P017: PERIPHERAL NERVE STIMULATOR FOR THE TREATMENT OF RADIATION INDUCED ADHESIVE CAPSULITIS OF THE SHOULDER
Oleg Desyatnikov, DO1; Brandon Valls, OMS2; Leon Anijar, MD3; 1Department of Anesthesiology, Kendall Regional Medical Center; 2Lake Erie College of Osteopathic Medicine- Bradenton; 3Spine and Wellness Centers of America, Miami Beach
Introduction: Radiation induced adhesive capsulitis is a known complication of radiation therapy and has few effective treatments reported in literature. The shoulder joint is a complex mechanical structure with a wide range of motion, but derives sensory innervation primarily from the suprascapular and axillary nerves. Thus, the peripheral nerve stimulator treatment modality is often employed in the treatment of other shoulder joint pain syndromes commonly affecting the population. We present a case of neuromodulation of the suprascapular nerve as a treatment for radiation induced adhesive capsulitis in a patient who has otherwise failed conservative care and is taking high dose opioids for pain control.
Case Report: A 74-year-old male, with extensive history of left axillary squamous cell carcinoma status post lymph node dissection and radiation therapy ten years prior complicated by infection and lymphedema, presents to an outpatient interventional pain clinic with symptoms of significant left brachial plexopathy and left shoulder adhesive capsulitis. The patient has been evaluated by numerous surgeons and surgical oncologists who feel the patient is not a good surgical candidate given the significant radiation injury due to radiation therapy. The patient experiences significant left shoulder and arm pain that limit his activities of daily living, such as dressing himself and feeding himself. The patient has tried a number of joint injections and nerve ablations without significant relief. The patient is also on a pain regimen he wishes to wean due to significant side effects. After discussing the plan with the patient, a peripheral nerve stimulator trial of the left suprascapular nerve was placed. In the trial period the patient reported significant reduction in shoulder pain as well as improvement in his activities of daily living. The patient decreased his opioid consumption. The patient was subsequently scheduled for permanent stimulator placement.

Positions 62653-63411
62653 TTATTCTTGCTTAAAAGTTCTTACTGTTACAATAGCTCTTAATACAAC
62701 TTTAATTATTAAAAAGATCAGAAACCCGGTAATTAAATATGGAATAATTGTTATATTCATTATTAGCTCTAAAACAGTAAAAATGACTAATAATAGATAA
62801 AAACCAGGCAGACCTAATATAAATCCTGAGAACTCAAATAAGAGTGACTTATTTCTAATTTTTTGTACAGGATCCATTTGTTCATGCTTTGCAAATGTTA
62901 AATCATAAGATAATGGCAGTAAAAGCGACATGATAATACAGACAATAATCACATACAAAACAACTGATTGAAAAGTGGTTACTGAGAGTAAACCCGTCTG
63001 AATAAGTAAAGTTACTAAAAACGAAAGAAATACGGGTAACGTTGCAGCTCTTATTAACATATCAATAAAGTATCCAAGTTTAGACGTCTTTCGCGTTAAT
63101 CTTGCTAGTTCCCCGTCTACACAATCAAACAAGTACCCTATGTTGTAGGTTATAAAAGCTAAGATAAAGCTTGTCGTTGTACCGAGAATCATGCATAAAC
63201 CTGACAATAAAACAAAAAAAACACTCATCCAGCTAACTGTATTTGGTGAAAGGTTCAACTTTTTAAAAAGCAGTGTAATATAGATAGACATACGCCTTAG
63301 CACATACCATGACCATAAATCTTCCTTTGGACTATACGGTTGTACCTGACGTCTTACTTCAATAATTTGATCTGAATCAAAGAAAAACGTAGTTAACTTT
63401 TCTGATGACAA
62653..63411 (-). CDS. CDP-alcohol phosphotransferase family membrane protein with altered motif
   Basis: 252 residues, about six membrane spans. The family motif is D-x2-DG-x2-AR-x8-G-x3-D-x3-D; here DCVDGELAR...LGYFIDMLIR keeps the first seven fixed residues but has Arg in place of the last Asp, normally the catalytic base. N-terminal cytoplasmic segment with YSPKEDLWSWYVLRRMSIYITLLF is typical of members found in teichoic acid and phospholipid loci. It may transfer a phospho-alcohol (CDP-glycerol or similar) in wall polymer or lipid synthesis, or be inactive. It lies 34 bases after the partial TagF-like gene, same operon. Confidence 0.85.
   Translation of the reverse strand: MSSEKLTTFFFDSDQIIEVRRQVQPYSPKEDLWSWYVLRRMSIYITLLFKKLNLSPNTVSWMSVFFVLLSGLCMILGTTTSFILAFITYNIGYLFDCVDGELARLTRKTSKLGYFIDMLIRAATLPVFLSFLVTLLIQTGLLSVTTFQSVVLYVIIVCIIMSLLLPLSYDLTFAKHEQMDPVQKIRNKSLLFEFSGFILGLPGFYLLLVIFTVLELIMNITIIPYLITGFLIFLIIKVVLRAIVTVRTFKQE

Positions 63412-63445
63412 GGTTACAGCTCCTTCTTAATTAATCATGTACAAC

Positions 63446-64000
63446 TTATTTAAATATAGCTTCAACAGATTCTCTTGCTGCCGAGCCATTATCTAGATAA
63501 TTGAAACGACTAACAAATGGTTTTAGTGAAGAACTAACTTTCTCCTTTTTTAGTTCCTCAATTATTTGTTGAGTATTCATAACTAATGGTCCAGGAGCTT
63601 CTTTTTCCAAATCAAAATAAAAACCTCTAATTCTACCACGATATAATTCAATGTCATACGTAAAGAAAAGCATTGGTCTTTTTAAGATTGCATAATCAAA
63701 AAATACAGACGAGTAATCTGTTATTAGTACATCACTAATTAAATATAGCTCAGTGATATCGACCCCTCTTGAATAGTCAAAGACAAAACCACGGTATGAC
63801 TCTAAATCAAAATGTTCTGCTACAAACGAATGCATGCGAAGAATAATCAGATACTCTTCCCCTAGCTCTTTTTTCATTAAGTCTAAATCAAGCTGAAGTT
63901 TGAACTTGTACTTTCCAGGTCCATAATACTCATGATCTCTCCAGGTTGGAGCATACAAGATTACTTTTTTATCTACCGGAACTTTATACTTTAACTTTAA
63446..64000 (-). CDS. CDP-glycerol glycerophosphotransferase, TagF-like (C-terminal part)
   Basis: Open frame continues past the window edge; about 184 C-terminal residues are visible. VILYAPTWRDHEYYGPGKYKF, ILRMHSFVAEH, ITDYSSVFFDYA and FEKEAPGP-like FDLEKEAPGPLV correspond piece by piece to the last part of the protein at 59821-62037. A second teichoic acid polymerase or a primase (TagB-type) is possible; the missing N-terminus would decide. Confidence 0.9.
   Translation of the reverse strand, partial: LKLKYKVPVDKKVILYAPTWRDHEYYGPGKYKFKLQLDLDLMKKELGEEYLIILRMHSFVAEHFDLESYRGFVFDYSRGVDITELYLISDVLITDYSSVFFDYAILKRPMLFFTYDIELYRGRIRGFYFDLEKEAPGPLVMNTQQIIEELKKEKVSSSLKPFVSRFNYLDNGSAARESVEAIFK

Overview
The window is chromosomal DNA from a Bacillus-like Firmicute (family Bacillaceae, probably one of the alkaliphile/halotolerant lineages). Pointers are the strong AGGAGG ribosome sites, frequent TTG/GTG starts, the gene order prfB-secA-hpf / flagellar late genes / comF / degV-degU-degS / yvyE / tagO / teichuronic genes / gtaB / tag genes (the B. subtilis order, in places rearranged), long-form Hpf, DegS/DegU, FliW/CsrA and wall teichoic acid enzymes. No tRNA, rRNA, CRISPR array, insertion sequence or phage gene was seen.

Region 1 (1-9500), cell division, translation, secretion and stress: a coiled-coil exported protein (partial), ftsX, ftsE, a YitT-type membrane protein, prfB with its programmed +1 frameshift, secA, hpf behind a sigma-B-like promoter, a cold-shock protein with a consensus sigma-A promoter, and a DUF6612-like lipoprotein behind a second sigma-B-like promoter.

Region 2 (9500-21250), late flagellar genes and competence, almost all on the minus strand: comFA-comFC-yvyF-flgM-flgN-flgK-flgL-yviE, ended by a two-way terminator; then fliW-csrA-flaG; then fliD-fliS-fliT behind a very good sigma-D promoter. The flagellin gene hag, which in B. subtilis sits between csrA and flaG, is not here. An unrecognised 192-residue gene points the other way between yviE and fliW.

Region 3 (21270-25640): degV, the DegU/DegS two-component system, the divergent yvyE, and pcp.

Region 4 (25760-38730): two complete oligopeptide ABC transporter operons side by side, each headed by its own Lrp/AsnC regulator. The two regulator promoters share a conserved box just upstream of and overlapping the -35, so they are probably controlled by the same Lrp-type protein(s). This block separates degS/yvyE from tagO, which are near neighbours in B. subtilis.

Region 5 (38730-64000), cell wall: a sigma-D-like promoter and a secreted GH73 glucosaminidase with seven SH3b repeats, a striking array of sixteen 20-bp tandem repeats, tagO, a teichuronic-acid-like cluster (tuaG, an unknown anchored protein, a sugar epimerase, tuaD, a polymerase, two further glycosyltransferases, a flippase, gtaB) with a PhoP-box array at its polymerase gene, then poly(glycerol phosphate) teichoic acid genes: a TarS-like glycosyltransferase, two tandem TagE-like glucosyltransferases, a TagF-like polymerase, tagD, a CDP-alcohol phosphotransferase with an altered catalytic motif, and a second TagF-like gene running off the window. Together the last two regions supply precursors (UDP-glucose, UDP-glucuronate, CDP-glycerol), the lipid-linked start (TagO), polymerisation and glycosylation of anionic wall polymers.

Discussion: Our case provides an example of the successful treatment of chronic left shoulder pain due to adhesive capsulitis. Although similar cases have been published, we present an otherwise healthy and opioid naïve patient prior to his diagnosis and treatment of left axillary squamous cell carcinoma that left him with a chronic pain syndrome that was both poorly controlled and inoperable. The patient was a candidate for peripheral nerve stimulator trial and benefited during the trial period with significant reduction in overall pain as well as significant improvement in his activities of daily living. The patient is now scheduled for placement of the micro implantable pulse generator for continued relief.
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